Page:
CHINESE ABSTRACT:
理应对性别敏感或聚焦性别议题的性别主流化政策与方案,正逐渐由政府与非政府行动者实行。尽管十多年来不断鼓励扩大性别主流化的工作范畴,但这些方案似乎持续仅针对女性。我们运用玻利维亚,莱索托与印度的晚近案例研究,应对有关水,性别与发展的三大问题中充满的紧张关系:(1)强制将女性纳入水资源管理与决策是否有效?(2)水资源发展计画是否对男性与女性产生相同的效益与负担?以及(3)水资源计画及其政策以什麽方式影响性别化的环境—社会空间并受其影响?透过提供三个特殊地方脉络的民族志研究的三角交叉数据,我们得以精确定位强调并探问水资源发展计画方案的性别化冲击的主要交错议题:公共与私人生活,女性的劳动期待,以及经营参与。我们发现,性别主流化的努力,持续无法达到公平地将女性纳入计画的目标,而地理、环境和社会文化空间,与这些平等议题如何展开紧密相关。我们对如何应对上述问题提出务实的建议。

Keywords: women, water supply, equity and inclusion, NGOs, development, Mujeres, provisión de agua, equidad e inclusión, ONG, desarrollo, 女性, 水资源供给, 平等与包容, 非政府组织, 发展

Topics: Development, Environment, Gender, Women, Gender Mainstreaming, Gendered Power Relations, Gender Equity, Governance, Infrastructure, Water & Sanitation, Livelihoods, NGOs Regions: Africa, Southern Africa, Americas, South America, Asia, South Asia Countries: Bolivia, India, Lesotho

Year: 2017

Tierras estatales y desigualdad de género en Uruguay

Citation:

Florit O’Neill, Paula, y Maximiliano Piedracueva. 2017. “Tierras estatales y desigualdad de género en Uruguay.” Cuestiones de Género: de La Igualdad y La Diferencia 12: 141-60.

Authors: Paula Florit O’Neill, Maximiliano Piedracueva

Abstract:

ENGLISH ABSTRACT:
In Uruguay, the National Institute of Colonization is the institution resposible for the adjudication of land by the State, aimed at the rational distribution of land and its access by the most vulnerable rural population. Since 2005, the INC went through a reform that prioritized its role in the policies of the State and created a new model of land adjudication: associative experiences of colonization. In that same year, the new government promoted gender mainstreaming in the State, impulse that took roots in the INC from 2013 onwards. This article analyzes from a gender perspective the refounding reform and the new land policy, unveiling the gender blindness of the reform and highlighting pending challenges for gender mainstreaming in the design of the main public land adjudication modality.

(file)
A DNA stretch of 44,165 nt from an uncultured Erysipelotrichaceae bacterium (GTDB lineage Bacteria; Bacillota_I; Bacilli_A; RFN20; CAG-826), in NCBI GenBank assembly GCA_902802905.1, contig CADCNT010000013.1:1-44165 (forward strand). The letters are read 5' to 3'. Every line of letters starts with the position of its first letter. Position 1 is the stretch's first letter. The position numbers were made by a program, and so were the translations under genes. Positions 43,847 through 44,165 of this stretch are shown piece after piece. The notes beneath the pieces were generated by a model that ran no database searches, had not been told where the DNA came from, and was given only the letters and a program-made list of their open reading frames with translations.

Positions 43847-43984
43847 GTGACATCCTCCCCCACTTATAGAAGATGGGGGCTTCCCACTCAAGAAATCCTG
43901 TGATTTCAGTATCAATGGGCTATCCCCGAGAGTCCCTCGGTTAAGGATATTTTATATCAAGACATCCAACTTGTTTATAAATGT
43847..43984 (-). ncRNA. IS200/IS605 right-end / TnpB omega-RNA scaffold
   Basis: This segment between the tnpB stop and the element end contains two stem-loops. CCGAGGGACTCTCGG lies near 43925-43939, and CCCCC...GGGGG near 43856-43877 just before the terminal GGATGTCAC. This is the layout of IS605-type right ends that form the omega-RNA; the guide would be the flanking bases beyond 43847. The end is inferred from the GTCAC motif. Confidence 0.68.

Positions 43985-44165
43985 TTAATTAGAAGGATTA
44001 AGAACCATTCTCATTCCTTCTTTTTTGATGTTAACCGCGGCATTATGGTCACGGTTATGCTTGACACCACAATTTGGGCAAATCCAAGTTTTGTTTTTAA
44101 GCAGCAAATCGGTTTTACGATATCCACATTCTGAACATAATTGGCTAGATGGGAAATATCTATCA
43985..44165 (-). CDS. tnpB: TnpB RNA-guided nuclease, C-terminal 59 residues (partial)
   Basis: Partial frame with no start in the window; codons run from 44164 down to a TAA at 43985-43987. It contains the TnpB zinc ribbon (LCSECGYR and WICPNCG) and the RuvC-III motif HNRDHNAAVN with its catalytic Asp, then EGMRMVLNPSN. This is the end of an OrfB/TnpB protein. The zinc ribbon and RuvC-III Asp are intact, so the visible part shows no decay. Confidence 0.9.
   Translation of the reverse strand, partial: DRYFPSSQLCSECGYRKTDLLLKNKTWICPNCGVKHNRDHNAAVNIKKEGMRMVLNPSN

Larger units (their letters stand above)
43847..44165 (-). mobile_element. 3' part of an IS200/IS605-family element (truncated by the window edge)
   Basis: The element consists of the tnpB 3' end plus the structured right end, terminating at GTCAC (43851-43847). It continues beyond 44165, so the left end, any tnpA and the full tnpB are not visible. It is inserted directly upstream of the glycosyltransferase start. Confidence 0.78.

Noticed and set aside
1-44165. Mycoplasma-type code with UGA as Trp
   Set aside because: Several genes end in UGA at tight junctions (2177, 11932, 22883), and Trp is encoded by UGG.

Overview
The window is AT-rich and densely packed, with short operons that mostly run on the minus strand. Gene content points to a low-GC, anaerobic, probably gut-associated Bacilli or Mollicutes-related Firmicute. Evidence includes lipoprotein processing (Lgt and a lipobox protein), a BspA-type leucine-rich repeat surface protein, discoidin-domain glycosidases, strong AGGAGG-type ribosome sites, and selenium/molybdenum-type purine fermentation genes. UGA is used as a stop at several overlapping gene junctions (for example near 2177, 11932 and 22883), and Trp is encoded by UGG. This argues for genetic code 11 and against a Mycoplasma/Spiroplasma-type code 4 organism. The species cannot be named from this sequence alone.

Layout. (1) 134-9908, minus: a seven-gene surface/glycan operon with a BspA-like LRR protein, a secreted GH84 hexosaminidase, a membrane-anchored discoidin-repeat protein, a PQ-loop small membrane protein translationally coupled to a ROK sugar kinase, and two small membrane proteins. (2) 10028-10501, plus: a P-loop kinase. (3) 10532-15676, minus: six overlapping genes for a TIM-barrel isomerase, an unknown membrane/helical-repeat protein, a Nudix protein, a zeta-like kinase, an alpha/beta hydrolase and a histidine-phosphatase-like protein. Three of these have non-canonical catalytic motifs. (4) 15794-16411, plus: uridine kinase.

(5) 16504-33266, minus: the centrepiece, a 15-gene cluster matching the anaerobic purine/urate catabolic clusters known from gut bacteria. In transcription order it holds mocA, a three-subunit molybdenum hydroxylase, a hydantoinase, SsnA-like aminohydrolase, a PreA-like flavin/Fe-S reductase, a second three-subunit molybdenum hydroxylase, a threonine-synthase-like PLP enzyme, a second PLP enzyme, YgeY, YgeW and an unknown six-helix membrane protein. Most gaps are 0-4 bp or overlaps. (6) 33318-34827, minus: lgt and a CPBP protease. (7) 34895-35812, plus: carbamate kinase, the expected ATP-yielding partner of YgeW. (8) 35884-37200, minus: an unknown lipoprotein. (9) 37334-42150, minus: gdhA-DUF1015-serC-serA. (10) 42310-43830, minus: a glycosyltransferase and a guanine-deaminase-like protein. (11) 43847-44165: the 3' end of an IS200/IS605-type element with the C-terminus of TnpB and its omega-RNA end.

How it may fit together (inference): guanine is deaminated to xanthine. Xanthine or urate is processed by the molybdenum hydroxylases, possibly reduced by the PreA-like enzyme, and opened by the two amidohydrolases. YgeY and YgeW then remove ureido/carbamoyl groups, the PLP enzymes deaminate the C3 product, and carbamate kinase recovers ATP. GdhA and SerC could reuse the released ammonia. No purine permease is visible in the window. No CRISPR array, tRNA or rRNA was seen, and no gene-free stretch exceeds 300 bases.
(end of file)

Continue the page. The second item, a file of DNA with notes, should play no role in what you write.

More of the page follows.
SPANISH ABSTRACT:
En Uruguay, el Instituto Nacional de Colonización (INC) es la institución encargada de la adjudicación de tierra por parte del Estado, orientado a la distribución racional de la tierra y su acceso por parte de la población rural más vulnerable. A partir del año 2005, atravesó una reforma que jerarquizó su rol en las políticas de Estado y gestó un nuevo modelo de adjudicación de tierras: las experiencias asociativas. Ese mismo año, el nuevo gobierno impulsó la transversalización de género en el Estado, impulso que anclara en el INC a partir del 2013. Este artículo analiza desde una perspectiva de género la reforma refundacional y la nueva política de tierras, develando la ceguera de género de la reforma y evidenciando desafíos pendientes para la transversalización de género en el diseño de la principal modalidad de adjudicación de tierras públicas.

Keywords: gênero, tierra, políticas públicas, transversalización, gender, land, public policies, mainstreaming

Topics: Gender Mainstreaming, Rights, Land Rights Regions: Americas, South America Countries: Uruguay

Year: 2017

The Development of a Socio-Economic Model to Promote Women's Empowerment Initiatives in the Renewable Energy Sector of South Africa

Citation:

Adendorff, C. M., Harvey Keown, and Ric Amansure. 2020. “The Development of a Socio-Economic Model to Promote Women’s Empowerment Initiatives in the Renewable Energy Sector of South Africa.” Journal of Energy in Southern Africa 31 (2): 34-47.